Nick Lees: Second World War veteran recalls liberation of Netherlands at Edmonton’s Kipnes Centre

“What he did in the war really mattered to him. He becomes emotional and is at times unable to finish a story”

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The German Army had its back to the sea and Canadian 5th Division Bren gun truck driver and mechanic Ray Lewis thought the Second World War in Europe was winding down.

“My friend and I were in the Netherlands towards the end of the war in 1945 and had signed up to go on to action in the Pacific,” says Lewis, who grew up on a farm near Athabasca.

“One day we went up to this elevated railroad track and looked down to see a German tank maybe five hundred yards away. We saw a puff of smoke and ducked immediately, almost at the same time as a shell hit maybe 20 feet away.

“We went back and to our base in the little northern town of Delfzijl and took our names off the Pacific list.”

Last week, 96-year-old Lewis told his story at the Kipnes Centre for Veterans after being honoured with other Second World War veterans for their service in helping liberate the Netherlands from Nazi rule. Last year’s 75th Liberation events were postponed because of the ongoing pandemic.

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With a little help from his daughter Dawn Miller, Lewis told his story about an incident that would have made anyone cautious.

At 17, and with his mother’s resignation, he had been able to join the Canadian army on his third, under-age attempt. His driving-mechanical skills saw him head overseas at the age of 18 to join B.C’s Westminster Regiment in May 1944.

“I had never had a rifle in my hands, but I learned to drive a Bren-gun carrier,” he says. “We had a 30-calibre machine gun mounted on the front and a PIAT, a projector, infantry, anti-tank weapon.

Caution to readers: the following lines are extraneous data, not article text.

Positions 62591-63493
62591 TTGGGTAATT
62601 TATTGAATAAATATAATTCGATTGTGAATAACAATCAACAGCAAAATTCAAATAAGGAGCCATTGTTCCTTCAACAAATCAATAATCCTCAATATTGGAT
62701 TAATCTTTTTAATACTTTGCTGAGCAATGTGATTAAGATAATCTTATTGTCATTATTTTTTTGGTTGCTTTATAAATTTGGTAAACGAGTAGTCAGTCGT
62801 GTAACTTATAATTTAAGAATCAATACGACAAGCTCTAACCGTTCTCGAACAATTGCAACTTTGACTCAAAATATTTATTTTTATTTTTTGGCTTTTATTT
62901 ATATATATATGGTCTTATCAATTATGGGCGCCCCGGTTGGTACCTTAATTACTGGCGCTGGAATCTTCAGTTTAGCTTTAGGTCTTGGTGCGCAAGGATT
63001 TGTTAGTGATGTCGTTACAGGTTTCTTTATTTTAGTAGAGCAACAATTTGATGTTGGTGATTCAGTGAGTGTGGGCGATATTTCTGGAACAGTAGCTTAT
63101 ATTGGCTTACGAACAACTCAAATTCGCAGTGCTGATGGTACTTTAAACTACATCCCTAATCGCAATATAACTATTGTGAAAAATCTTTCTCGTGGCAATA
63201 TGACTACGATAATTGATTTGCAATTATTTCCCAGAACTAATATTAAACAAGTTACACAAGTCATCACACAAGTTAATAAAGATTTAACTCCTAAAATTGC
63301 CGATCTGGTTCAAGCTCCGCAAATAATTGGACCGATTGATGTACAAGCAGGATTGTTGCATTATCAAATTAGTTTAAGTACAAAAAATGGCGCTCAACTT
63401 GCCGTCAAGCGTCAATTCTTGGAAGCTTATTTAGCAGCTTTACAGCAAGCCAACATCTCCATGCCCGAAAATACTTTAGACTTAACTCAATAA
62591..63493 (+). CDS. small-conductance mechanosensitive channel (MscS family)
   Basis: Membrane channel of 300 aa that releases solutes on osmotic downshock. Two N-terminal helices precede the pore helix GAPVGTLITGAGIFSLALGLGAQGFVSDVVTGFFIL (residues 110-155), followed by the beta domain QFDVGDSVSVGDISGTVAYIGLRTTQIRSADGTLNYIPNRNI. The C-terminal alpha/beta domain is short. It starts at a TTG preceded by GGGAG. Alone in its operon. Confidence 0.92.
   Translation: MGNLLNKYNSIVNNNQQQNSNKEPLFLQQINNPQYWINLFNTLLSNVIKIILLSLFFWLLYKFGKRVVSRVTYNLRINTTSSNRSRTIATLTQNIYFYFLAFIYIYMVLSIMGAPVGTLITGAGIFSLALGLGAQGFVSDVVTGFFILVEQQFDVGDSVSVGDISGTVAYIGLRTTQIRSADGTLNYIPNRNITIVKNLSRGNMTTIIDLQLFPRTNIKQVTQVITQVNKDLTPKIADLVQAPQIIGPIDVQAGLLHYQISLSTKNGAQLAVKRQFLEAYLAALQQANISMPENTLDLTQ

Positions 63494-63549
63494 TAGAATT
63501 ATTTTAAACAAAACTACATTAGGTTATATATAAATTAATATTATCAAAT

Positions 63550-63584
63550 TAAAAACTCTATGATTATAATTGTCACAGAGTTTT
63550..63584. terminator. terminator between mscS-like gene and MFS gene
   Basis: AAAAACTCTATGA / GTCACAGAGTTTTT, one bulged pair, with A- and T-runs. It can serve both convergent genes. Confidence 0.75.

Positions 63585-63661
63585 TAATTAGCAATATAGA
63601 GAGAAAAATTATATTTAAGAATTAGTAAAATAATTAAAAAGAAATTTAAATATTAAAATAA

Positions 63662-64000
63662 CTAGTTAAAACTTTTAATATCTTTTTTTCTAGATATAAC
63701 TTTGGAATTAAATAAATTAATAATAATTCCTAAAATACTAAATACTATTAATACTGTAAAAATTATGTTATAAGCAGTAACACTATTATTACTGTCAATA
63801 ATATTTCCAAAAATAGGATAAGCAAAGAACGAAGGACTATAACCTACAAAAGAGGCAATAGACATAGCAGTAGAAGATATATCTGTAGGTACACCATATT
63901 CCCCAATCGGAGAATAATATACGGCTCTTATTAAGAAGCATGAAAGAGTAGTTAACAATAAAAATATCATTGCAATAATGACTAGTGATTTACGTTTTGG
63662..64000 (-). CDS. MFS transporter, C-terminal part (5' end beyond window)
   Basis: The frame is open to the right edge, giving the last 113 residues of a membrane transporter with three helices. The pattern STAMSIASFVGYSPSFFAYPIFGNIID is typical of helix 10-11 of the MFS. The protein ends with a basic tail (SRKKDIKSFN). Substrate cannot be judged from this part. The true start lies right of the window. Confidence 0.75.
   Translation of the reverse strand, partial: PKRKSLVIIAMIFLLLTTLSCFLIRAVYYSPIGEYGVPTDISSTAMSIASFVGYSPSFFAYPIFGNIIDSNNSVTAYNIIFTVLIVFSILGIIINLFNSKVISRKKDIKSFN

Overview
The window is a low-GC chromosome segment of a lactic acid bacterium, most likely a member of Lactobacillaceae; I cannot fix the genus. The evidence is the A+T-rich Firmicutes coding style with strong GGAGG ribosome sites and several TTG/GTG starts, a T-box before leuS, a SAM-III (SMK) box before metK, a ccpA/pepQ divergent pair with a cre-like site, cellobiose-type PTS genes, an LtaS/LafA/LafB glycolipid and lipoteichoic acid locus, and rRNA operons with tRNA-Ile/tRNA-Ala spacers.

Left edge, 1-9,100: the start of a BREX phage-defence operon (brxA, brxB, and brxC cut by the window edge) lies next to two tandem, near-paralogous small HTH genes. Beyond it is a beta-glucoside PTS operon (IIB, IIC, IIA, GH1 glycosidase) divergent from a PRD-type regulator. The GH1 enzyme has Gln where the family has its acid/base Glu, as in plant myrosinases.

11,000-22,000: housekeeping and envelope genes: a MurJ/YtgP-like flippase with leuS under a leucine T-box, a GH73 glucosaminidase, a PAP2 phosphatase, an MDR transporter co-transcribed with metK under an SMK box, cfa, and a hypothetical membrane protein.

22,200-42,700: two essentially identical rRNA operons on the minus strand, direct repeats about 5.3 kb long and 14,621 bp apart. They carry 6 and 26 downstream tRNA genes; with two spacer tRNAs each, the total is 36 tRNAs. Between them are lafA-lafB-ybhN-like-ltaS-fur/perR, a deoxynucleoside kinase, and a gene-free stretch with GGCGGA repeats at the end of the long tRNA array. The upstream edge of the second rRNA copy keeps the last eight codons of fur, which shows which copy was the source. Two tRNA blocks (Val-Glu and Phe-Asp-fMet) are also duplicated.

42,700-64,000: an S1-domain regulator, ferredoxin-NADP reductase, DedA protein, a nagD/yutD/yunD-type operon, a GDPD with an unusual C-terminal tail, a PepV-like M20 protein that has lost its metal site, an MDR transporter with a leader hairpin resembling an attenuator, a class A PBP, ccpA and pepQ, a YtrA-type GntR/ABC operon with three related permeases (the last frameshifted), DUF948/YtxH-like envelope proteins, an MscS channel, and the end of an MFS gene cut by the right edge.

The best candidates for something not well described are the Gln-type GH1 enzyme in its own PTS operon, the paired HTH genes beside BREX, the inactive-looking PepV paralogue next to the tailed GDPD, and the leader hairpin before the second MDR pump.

Ray Lewis, now 96, is pictured here in 2015 when he visited the Netherlands to take part in a parade to celebrate the 70th anniversary of Canadian troops liberating the country from Nazi rule. “People were so grateful, they rushed out to touch the hand of a man who had fought to free them,” says his daughter Dawn Miller, who had travelled with her dad.
Ray Lewis, now 96, is pictured here in 2015 when he visited the Netherlands to take part in a parade to celebrate the 70th anniversary of Canadian troops liberating the country from Nazi rule. “People were so grateful, they rushed out to touch the hand of a man who had fought to free them,” says his daughter Dawn Miller, who had travelled with her dad. Photo by Supplied photo

“In Italy, I replaced a guy who had been killed in action. I was wounded by shrapnel and the fellow who took my place was killed. Another fellow who took his place was also killed.”

Returning to the regiment with his wounds still seeping, and changing the bandages himself, he was later posted to northern Holland with most of the Canadian Army.

Moving forward and one day checking to make sure a house offered no threat, a German with a Luger pistol appeared from a room.

“He called us comrades and seemed like a nice guy,” says Lewis. “Like the rest of us, he just wanted to go home.”

Daughter Dawn says her father joined the Canadian ranks later in the war and subsequently was one of the last to be repatriated from Holland.